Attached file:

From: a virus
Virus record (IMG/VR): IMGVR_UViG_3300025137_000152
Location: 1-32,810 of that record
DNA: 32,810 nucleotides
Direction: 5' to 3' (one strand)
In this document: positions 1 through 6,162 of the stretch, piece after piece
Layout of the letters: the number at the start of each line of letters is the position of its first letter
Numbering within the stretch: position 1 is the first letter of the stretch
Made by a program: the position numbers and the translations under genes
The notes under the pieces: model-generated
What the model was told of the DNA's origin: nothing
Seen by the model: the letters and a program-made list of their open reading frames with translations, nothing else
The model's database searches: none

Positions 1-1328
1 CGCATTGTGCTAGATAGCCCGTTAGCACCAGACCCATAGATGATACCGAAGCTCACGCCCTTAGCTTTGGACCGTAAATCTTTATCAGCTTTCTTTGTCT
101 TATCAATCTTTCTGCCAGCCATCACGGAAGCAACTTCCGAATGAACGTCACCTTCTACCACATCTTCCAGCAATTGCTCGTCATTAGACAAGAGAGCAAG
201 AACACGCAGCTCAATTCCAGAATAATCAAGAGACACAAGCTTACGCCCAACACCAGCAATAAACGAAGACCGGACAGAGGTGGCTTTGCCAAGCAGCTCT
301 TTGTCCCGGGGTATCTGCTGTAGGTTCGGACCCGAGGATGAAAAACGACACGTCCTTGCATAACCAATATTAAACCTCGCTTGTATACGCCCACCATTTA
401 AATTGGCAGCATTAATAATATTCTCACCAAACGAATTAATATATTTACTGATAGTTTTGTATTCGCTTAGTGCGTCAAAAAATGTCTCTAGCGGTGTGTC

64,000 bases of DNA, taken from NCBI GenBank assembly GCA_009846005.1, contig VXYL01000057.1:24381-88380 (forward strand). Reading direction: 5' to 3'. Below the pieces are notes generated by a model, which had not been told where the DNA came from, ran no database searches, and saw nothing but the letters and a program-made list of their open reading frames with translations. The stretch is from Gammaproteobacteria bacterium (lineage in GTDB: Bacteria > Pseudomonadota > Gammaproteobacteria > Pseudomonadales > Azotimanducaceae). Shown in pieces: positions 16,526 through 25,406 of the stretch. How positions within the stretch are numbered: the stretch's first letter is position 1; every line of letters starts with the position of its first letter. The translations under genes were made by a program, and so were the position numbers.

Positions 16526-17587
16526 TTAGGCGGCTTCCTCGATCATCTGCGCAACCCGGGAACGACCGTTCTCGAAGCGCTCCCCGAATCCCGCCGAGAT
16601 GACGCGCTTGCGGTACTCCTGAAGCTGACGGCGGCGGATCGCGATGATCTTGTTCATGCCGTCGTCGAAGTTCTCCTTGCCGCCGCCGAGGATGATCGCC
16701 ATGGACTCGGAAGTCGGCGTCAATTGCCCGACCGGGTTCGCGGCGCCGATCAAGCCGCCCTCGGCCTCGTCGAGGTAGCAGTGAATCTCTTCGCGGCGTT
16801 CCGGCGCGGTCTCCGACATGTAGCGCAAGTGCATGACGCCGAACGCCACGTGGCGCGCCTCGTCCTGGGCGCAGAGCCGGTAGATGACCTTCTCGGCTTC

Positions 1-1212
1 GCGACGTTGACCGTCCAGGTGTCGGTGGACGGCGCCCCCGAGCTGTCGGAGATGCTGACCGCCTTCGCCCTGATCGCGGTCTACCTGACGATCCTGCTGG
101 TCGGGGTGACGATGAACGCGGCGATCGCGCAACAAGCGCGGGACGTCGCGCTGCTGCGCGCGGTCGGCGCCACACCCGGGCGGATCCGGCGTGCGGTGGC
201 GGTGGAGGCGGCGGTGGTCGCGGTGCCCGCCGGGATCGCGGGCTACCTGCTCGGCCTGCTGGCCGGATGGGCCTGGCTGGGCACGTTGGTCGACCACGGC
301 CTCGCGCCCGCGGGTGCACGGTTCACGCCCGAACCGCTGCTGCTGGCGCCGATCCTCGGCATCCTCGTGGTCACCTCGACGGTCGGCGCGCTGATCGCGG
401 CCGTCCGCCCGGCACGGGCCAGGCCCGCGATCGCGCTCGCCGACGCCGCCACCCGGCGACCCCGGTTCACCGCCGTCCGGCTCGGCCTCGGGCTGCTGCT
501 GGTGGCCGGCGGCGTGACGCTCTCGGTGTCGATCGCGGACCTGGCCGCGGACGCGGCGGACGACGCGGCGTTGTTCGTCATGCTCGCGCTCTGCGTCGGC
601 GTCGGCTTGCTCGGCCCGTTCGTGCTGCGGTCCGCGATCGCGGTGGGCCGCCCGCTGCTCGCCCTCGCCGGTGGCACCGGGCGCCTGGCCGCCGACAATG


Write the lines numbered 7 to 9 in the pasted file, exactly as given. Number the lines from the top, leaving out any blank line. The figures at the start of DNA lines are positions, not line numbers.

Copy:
Layout of the letters: the number at the start of each line of letters is the position of its first letter
Numbering within the stretch: position 1 is the first letter of the stretch
Made by a program: the position numbers and the translations under genes